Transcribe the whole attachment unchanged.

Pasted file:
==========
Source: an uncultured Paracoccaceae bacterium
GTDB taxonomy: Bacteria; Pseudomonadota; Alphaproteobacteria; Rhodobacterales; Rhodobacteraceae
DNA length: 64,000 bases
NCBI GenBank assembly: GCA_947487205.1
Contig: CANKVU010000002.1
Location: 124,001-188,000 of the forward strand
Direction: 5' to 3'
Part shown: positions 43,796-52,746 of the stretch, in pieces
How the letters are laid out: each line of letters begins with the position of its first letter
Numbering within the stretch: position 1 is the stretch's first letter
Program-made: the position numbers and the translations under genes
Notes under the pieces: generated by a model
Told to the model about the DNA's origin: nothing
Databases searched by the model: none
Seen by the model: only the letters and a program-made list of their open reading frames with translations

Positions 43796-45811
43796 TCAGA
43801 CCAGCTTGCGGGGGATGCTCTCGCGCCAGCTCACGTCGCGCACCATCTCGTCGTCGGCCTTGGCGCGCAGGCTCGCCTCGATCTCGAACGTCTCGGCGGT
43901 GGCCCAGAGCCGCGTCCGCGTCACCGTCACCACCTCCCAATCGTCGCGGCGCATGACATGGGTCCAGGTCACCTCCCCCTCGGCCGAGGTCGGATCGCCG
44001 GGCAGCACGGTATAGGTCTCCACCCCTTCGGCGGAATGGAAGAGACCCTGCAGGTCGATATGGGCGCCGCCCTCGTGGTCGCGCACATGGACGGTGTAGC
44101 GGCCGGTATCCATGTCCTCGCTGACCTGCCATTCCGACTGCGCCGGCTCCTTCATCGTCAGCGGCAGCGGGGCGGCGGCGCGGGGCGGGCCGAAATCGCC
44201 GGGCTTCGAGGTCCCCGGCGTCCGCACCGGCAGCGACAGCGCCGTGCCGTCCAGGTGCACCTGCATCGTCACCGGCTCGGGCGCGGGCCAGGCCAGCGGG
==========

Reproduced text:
Source: an uncultured Paracoccaceae bacterium
GTDB taxonomy: Bacteria; Pseudomonadota; Alphaproteobacteria; Rhodobacterales; Rhodobacteraceae
DNA length: 64,000 bases
NCBI GenBank assembly: GCA_947487205.1
Contig: CANKVU010000002.1
Location: 124,001-188,000 of the forward strand
Direction: 5' to 3'
Part shown: positions 43,796-52,746 of the stretch, in pieces
How the letters are laid out: each line of letters begins with the position of its first letter
Numbering within the stretch: position 1 is the stretch's first letter
Program-made: the position numbers and the translations under genes
Notes under the pieces: generated by a model
Told to the model about the DNA's origin: nothing
Databases searched by the model: none
Seen by the model: only the letters and a program-made list of their open reading frames with translations

Positions 43796-45811
43796 TCAGA
43801 CCAGCTTGCGGGGGATGCTCTCGCGCCAGCTCACGTCGCGCACCATCTCGTCGTCGGCCTTGGCGCGCAGGCTCGCCTCGATCTCGAACGTCTCGGCGGT
43901 GGCCCAGAGCCGCGTCCGCGTCACCGTCACCACCTCCCAATCGTCGCGGCGCATGACATGGGTCCAGGTCACCTCCCCCTCGGCCGAGGTCGGATCGCCG
44001 GGCAGCACGGTATAGGTCTCCACCCCTTCGGCGGAATGGAAGAGACCCTGCAGGTCGATATGGGCGCCGCCCTCGTGGTCGCGCACATGGACGGTGTAGC
44101 GGCCGGTATCCATGTCCTCGCTGACCTGCCATTCCGACTGCGCCGGCTCCTTCATCGTCAGCGGCAGCGGGGCGGCGGCGCGGGGCGGGCCGAAATCGCC
44201 GGGCTTCGAGGTCCCCGGCGTCCGCACCGGCAGCGACAGCGCCGTGCCGTCCAGGTGCACCTGCATCGTCACCGGCTCGGGCGCGGGCCAGGCCAGCGGG